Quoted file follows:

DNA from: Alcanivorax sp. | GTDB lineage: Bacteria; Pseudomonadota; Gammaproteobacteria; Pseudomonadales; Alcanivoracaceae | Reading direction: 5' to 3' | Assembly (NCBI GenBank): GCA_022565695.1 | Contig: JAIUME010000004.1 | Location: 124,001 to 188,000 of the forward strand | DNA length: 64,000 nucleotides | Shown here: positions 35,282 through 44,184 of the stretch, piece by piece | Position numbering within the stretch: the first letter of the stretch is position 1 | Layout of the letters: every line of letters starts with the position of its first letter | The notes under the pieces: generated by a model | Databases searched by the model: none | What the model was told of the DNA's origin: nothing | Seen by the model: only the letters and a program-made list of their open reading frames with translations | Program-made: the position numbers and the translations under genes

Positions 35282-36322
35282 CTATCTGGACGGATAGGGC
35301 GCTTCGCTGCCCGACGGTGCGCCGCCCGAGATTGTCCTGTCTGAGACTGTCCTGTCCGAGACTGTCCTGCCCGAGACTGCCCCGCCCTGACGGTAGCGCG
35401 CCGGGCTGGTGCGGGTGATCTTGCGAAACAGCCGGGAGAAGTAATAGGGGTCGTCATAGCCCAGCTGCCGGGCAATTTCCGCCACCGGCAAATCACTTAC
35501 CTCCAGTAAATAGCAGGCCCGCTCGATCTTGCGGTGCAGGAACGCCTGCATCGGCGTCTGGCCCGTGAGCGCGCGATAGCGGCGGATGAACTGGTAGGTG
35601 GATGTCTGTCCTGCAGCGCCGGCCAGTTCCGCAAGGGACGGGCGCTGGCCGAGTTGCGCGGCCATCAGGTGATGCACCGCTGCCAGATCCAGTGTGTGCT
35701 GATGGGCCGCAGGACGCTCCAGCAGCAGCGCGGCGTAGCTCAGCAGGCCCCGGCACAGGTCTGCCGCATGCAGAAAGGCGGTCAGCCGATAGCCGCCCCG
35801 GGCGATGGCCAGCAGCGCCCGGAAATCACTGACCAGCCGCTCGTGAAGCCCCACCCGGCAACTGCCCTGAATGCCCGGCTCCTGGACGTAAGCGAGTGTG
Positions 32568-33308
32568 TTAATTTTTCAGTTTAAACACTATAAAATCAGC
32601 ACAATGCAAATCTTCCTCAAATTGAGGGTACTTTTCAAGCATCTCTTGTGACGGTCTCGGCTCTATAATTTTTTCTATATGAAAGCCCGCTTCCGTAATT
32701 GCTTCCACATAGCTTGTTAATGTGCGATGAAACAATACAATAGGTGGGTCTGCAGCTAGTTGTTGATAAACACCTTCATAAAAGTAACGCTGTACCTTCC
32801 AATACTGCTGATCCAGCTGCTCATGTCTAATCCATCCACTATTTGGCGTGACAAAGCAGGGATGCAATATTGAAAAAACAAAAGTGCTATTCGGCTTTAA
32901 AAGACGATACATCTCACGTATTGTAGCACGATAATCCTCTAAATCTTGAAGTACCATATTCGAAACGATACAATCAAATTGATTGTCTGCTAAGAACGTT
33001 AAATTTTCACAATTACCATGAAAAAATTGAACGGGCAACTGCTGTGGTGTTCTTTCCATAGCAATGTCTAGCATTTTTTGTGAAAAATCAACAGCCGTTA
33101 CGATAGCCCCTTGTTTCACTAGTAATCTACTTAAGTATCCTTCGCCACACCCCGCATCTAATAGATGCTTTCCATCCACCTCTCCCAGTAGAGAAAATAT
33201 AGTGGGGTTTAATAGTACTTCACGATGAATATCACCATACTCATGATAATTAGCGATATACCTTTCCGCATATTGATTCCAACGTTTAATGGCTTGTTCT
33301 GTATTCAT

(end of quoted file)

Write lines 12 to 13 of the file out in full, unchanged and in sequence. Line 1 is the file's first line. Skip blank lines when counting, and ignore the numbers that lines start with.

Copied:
32601 ACAATGCAAATCTTCCTCAAATTGAGGGTACTTTTCAAGCATCTCTTGTGACGGTCTCGGCTCTATAATTTTTTCTATATGAAAGCCCGCTTCCGTAATT
32701 GCTTCCACATAGCTTGTTAATGTGCGATGAAACAATACAATAGGTGGGTCTGCAGCTAGTTGTTGATAAACACCTTCATAAAAGTAACGCTGTACCTTCC